Arsenal manager Arsene Wenger worried by economics of Chinese Super League rise
Arsenal manager Arsene Wenger is a notoriously frugal spender. The French legend has a degree in economics, and his tight control of the Gunners' balance sheet has been the subject of both admiration and jokes throughout the years.
After years of moderate spending, Arsenal are finally amongst Europe's elite in terms of economic power, but the Chinese Super League's recent flexing of their financial muscle has caused concern for some of the more traditional powers. Wenger isn't worried about losing his best players to Europe, but he is worried about how that spending will affect the bottom line.
"That's the danger, that the Chinese offers become the benchmark for Europe. You cannot compete with that," said the Arsenal boss.
"But I still think that, when you're a footballer, the first thing is that you want to play against the best players in the best teams.
"Of course it's a worry but it happened in Europe before. It also happens when you're at a smaller club.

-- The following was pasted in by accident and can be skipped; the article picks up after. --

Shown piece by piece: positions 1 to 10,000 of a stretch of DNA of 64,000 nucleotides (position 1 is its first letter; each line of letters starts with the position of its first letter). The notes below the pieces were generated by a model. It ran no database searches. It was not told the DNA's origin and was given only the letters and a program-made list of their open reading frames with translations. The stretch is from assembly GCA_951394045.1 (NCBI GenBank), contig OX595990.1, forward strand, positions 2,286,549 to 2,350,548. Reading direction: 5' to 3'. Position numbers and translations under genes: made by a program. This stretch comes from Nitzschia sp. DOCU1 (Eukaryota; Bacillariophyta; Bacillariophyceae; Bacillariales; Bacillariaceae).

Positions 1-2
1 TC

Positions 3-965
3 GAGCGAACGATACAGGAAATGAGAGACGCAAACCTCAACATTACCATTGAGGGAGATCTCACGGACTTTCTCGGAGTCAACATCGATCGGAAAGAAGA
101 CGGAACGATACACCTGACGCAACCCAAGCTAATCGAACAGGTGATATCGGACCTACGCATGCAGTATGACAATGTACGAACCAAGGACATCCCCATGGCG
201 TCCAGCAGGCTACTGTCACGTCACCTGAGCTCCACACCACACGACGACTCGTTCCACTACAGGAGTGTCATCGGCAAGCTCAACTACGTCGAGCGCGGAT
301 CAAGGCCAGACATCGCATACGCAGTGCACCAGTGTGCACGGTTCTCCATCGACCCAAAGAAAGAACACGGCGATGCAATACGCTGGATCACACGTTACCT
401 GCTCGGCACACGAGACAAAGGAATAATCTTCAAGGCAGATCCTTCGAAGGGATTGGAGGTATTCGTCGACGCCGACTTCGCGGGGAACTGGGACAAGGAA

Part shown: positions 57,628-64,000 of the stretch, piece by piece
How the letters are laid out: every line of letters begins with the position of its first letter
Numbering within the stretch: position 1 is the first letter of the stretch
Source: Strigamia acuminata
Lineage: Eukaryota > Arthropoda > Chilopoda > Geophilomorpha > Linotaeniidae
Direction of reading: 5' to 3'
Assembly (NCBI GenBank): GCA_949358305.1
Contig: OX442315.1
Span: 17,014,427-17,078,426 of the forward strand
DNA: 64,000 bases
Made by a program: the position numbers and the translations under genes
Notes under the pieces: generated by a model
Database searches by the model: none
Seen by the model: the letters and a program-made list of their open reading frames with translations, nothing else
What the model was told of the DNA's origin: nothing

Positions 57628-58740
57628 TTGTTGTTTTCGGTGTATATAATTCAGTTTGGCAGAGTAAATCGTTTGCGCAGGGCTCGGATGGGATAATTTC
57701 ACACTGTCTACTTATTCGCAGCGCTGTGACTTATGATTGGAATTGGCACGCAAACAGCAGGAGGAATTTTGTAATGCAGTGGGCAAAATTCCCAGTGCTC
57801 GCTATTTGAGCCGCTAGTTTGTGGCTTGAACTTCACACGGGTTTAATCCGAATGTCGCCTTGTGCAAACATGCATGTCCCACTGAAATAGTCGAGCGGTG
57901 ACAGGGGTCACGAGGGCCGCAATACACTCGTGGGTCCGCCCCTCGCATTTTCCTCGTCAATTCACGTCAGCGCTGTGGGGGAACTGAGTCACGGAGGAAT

"Sometimes we had periods where we could not financially compete with the bigger clubs who took our players away from us. It can happen inside the country."
English clubs have been put on alert with the CSL's free spending, with Chelsea's Diego Costa and Arsenal's own Alexis Sanchez being tempted with incredibly lucrative offers from China. Still, Wenger isn't particularly worried about them luring the cream of the crop away from Europe's elite.
"My thought is that when you want to be a football player, your first aspiration is to play in the best league, against the best players. That has to be the first target.
"After that when you are a professional football player you want to combine the fact you can play in the best league, against the best players, for the maximum amount of money."
"I think that combination is the best in England at the moment, so I don't see why the players should leave the English Premier League."
Wenger did praise the Chinese league for their efforts to become real players in the world game, despite re-emphasizing his belief that the world's best players will continue to ply their trade in Europe.
"China has moved forward, tries to promote football and I'm happy football becomes very popular in China, but I still think most players, of the big players, will stay in Europe at the moment."